Change is Hard

A Series on Beginning DevOps /part two

“assorted-color lear hanging decor” by Chris Lawton on Unsplash

This is the second part in a six part series on Beginning DevOps.

As a DevOps believer or aficionado, you can talk about silos, yak shaving, toil, velocity, outage reduction, ticket elimination, deployment cadence, and all that stuff as much as you like, but the chances are that not everyone will get it. Depending on a bunch of things, there’s a chance that only a few people will get it. Perhaps worse: people will say that they get it, but not really comprehend what it means.

It’s understandable, of course: organizations go through a natural evolution over time, and end up stabilizing and re-enforcing their beliefs with groupthink. They tend to believe that what they have is normal/best practice, and pat themselves on the back because they have a great process for managing outages, or a change control board to help ensure safe, compliant change. It’s normal.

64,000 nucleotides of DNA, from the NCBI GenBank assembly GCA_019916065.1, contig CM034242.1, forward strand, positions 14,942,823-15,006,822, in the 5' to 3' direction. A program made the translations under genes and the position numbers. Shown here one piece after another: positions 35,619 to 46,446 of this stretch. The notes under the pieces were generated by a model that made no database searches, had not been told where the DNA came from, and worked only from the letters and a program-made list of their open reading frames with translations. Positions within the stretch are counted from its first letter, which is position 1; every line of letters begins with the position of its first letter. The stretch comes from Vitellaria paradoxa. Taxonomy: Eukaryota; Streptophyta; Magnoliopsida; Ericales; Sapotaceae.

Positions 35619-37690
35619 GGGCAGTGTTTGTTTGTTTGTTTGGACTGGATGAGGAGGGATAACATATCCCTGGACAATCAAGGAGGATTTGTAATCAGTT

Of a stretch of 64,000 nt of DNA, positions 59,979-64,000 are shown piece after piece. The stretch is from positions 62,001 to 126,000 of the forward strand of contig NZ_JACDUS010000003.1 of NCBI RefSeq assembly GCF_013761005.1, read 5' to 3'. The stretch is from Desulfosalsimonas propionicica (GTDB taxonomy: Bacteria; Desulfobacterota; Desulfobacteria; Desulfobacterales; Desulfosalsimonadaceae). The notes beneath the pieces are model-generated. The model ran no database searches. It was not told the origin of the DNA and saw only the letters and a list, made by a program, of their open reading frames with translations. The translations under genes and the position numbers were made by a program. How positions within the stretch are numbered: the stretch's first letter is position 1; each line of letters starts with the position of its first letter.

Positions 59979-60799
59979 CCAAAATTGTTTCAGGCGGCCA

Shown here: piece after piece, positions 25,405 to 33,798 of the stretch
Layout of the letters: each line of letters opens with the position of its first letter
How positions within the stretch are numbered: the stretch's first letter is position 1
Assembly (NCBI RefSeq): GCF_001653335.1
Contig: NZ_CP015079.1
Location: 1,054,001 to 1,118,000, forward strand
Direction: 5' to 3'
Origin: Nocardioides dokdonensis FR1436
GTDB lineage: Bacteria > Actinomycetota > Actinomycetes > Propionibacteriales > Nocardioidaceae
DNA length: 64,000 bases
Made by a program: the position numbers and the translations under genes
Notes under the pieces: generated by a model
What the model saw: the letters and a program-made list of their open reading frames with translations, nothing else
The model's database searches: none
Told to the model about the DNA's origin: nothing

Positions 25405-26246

If you open with telling someone who is emotionally invested in these existing paradigms that their lives could be so much better, and they could accomplish so much more in their working day, then it’s likely that you’ll be labeled as not understanding how complicated things are here at best, or reckless at worst.

Generally speaking, I like to talk about how DevOps is about how we enable software developers to get faster feedback on changes and ultimately deliver incrementally greater value to the business. But that’s only part of the story. The truth of the matter is that there are a lot of ancillary functions and silos in an organization that stand to benefit enormously from these changes through the elimination of low-value/high cognitive load work: it’s about people and how to make their lives better.